Sunday, December 29, 2013

Composition part 14 - Silhouette

While at Garden of the Gods in Colorado Springs, I took a snapshot of one of the rock formations. The resulting silhouette was almost as informative as a sunlight photograph and was quite dramatic. An object with a distinctive shape can gain strength when rendered with a silhouette-like technique.

Self Portrait, by Jacek Malczewski, is an unusual and daring use of a near silhouette. The likeness is more difficult to read, but the effect is quite striking.

Riders on the Beach, by Max Liebermann, features a very familiar form which doesn’t need much elaboration to be effective or recognizable.

Flowers in a glass vase, on the other hand, create a more complex silhouette. Izsak Perlmutter took advantage of that complexity, and walked a fine line between reality (in the red flowers) and the competing complexity of the stems, glass and lace curtains. Cyclamen is a masterwork in the still life tradition.

The Charles Bridge, in Prague, has a distinctive look and is adjacent to several buildings that are recognizable in silhouette. I have seen many paintings of the same view, but this one, by Alexandr Onishenko, is perhaps the most dramatic.  

Skylines are often distinctive. Most large cities have groupings of buildings that have become iconic.  This painting of Chicago by Ronald Schatz is one of my favorites.

Amsterdam Bridge Amsterdam NY by Eric Whiting takes the silhouette to an extreme, but without sacrificing the information needed to understand the subject. The combination of abstraction and realism is quite striking.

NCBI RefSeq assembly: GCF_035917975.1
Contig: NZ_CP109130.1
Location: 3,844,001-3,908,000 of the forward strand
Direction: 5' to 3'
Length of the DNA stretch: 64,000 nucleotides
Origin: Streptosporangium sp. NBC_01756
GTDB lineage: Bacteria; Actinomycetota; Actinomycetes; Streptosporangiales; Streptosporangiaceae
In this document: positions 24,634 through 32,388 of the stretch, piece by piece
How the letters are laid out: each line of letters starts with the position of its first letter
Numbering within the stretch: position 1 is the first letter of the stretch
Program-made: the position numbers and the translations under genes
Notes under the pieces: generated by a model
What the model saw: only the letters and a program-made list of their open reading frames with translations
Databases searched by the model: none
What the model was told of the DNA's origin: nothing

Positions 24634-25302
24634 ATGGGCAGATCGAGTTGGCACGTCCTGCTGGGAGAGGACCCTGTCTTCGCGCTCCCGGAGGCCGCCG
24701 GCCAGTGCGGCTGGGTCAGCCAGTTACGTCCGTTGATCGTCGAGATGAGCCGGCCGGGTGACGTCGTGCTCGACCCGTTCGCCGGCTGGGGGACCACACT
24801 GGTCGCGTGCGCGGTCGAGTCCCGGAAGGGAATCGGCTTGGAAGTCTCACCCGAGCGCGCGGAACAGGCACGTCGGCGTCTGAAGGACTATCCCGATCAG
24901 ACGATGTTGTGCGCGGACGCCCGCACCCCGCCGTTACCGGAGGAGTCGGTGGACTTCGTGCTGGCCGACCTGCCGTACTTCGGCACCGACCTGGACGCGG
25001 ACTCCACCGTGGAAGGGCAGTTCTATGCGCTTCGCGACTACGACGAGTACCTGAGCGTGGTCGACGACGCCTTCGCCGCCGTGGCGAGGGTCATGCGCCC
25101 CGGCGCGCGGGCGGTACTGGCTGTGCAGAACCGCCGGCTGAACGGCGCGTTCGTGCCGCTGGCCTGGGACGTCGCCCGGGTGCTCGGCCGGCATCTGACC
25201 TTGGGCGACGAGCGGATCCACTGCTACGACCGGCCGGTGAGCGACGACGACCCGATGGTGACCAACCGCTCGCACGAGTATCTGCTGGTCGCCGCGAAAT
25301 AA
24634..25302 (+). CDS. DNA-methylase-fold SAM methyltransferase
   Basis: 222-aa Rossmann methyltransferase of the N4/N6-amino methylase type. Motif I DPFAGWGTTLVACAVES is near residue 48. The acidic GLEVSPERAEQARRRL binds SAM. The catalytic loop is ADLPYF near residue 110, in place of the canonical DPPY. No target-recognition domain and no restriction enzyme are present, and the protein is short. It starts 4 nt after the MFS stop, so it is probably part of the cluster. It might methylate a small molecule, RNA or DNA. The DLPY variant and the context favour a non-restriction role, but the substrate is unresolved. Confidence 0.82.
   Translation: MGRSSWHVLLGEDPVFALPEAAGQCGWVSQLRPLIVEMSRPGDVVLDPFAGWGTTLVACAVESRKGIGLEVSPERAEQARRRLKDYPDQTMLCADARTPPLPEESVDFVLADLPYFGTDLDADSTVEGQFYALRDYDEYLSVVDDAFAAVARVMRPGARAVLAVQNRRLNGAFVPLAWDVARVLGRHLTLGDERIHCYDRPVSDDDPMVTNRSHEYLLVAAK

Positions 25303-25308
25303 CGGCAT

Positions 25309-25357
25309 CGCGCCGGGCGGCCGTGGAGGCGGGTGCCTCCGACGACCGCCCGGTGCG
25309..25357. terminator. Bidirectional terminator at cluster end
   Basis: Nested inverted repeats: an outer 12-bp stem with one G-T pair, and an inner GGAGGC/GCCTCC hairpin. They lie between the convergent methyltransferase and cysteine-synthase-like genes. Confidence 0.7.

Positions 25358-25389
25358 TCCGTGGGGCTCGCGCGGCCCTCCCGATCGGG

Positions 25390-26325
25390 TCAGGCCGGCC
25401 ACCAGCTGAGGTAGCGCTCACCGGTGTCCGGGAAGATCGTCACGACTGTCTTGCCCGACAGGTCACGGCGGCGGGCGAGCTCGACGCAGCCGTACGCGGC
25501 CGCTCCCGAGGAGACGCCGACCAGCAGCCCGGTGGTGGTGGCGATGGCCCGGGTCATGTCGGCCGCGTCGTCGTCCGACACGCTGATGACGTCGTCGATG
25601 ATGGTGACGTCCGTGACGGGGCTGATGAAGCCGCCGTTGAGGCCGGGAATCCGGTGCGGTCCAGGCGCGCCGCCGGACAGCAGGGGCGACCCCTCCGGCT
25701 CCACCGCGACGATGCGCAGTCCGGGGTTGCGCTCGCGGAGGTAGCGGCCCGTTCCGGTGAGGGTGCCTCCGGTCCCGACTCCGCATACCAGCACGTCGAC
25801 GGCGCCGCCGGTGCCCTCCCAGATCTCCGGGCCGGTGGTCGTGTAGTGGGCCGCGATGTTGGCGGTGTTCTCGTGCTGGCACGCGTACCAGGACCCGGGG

There are times when you can use a mix of differently toned silhouettes. This house elevation is a nice combination of dark roof silhouette and lighter brick wall silhouette. Even if you were to remove the detailing of windows and doors, you would get a fairly complete sense of the building.

This rendering or the Tom Ling Son Road Mixed Dev by M. Tamada shows a balance of silhouette and detail. Like the portrait by Mr. Malczewski above, it is an effect that can be read both ways. In this case the details show an asymmetric trend, while the silhouette reinforces the formality of the composition.

Silhouettes may seem obvious, but when you are in the scrum of rendering a building it is easy to forget that a silhouette can unify a composition. Toss your unfinished rendering into Photoshop and simplify it with a filter; you might be surprised by the result.

A caveat for all posts on composition.
You don’t want to produce total chaos.
You don’t want to create banal order.
You do want to entice, hint, and suggest.
You want to create mystery, even if the subject appears to be obvious.

 - Composition Part 17 - Value Studies

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